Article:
Senin, 31 Agustus 2009


Over the summer I spent some time in an orphanage in a place called Yerlatma, helping with a summer camp for the children there.

One of the things that really struck me when I arrived in Russia was how I am no longer fazed by being in Russia – I just felt like I’d returned to another home… like how I feel when I move back to Birmingham. Definitely a good thing seen as I’m about to move there!

I’ve been to Yerlatma two years ago and lots of the children recognised me from before. I didn’t speak any Russian then so when I started speaking Russian to them they were really surprised!! It was such a joy to be able to talk to the children without an interpreter (don’t get me wrong – the interpreters do an AMAZING job, without them we wouldn’t get anything done!). But I felt this year I really got to know the children better than I had before.

This year I spent a lot of time teaching English. I had a little group of 5 children – two of the older boys and three younger children. They wanted to learn how to read so I thought we should start with the alphabet. I made them an ‘alphabet guide’ – I wrote out all the English letters and then wrote how to pronounce the letters using letters from the Russian alphabet. From this I wrote out some phonetic words in English that the children could read. Has anyone ever tried to find phonetic words in English?? There are NONE. Our language is too hard! Massive respect to anyone who has learnt English!

The day after I’d taught them the alphabet one of the younger girls came running up to me first thing in the morning and showed me the English sheets I had given her the day before. She had spent all night learning the words and had written them all out in English herself! She’d also written her name in English using an alphabet guide! I was so proud and nearly burst into tears! That evening I talked to one of the older boys in my English group, he’d been really struggling and was embarrassed to be behind the younger children so I did some mini tutorials with him. He was trying so hard and refusing to give up. He told me how all he wanted was to learn English but there was no-one in the village that could teach him. It dawned on me that the children here are craving education more than anything and when they are given the opportunity to learn they grab hold of it. I am blessed with an opportunity to study at university and I completely take it for granted. It really made me think about how I need to make the most of my degree as it is an opportunity that only a minority of people in the world are given.

By the end of the week my little English group knew the English alphabet, could read simple words and had learnt numbers, colours and body parts in English. That was with just one week of English teaching! I was overwhelmed by their willingness to learn and how hard they studied. Remember, these are children who are viewed as being unable to be educated. At the end of the week when I had to say goodbye to my group I remember seeing such sadness in their eyes that their English lessons were over. They kept asking and asking if I would come back to teach them English. I don’t know how easy it will be to do that but I really hope that sometime I have the opportunity to!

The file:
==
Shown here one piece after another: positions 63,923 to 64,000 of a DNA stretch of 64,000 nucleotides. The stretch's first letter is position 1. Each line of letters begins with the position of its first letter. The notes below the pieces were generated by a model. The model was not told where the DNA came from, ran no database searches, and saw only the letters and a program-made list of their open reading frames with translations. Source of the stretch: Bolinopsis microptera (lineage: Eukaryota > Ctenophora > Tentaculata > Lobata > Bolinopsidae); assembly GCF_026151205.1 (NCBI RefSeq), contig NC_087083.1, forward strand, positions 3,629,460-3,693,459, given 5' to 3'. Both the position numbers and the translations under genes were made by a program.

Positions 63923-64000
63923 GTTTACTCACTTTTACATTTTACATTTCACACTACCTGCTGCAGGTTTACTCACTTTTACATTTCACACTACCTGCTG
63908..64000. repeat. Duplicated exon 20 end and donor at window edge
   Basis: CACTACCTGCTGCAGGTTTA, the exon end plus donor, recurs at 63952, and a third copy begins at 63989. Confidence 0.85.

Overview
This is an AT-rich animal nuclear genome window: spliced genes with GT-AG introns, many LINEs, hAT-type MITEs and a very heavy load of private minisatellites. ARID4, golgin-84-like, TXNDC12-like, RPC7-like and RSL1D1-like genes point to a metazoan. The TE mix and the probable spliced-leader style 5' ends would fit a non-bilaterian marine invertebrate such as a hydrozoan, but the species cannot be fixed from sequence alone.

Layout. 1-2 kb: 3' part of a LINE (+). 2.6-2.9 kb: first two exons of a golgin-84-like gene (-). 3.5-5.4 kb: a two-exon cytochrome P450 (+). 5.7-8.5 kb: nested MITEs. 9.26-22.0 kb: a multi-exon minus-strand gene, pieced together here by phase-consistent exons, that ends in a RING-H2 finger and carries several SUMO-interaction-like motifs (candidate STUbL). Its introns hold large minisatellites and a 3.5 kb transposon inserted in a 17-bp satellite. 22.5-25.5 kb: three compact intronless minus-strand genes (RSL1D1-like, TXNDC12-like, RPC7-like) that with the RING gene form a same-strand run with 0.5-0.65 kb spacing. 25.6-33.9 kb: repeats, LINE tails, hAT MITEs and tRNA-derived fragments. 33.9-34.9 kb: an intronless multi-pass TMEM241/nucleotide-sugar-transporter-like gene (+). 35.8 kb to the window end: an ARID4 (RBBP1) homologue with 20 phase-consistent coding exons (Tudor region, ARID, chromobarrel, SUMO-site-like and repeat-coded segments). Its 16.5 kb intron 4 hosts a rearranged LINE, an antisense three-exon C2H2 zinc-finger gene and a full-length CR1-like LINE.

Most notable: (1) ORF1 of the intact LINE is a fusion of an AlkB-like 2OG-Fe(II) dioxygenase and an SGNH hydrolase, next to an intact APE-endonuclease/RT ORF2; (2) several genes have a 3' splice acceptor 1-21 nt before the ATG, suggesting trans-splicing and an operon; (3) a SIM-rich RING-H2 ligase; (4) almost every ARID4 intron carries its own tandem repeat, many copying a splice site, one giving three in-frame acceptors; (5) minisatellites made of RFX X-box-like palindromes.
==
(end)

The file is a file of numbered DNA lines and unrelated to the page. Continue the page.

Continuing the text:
Throughout the week I also got to know the youngest girl, Nastya, in the orphanage. She had just moved up from the Dietskidom (a home for toddlers) and was at the bottom of the hierarchy of the children and was clearly being badly bullied by the other children. She was terrified of the team and for the first few days would sit in the corner on her own. One day I asked her if she would help me make a flower mobile in one of the craft sessions. I’d noticed that the children never let her use the stickers that we had given them so I gave her a piece of card and a whole pack of stickers. Her face just lit up! She covered that piece of card with every sticker she had!

The next day we had a princess party, something that we do just for the girls. I did a presentation about how all of the girls were beautiful and special and then we gave them all a tiara to remind them that they ARE beautiful princesses. Nastya really came out of her shell that afternoon. She was dragging me round everywhere making me take photos of her and at the end of the afternoon we listened to a story and she jumped onto my knee and cuddled all the way through, it was lovely to see her begin to trust the team and by the end of the week she was hugging everyone!

The children at Yerlatma are intelligent, talented and loving children. I always find it so hard to leave them. They deserve to have the best opportunities in life and it saddens me that they aren’t given them. I hope I get to visit them again. I hope I get to teach English there again. And I hope that one day they will get the opportunities they deserve.

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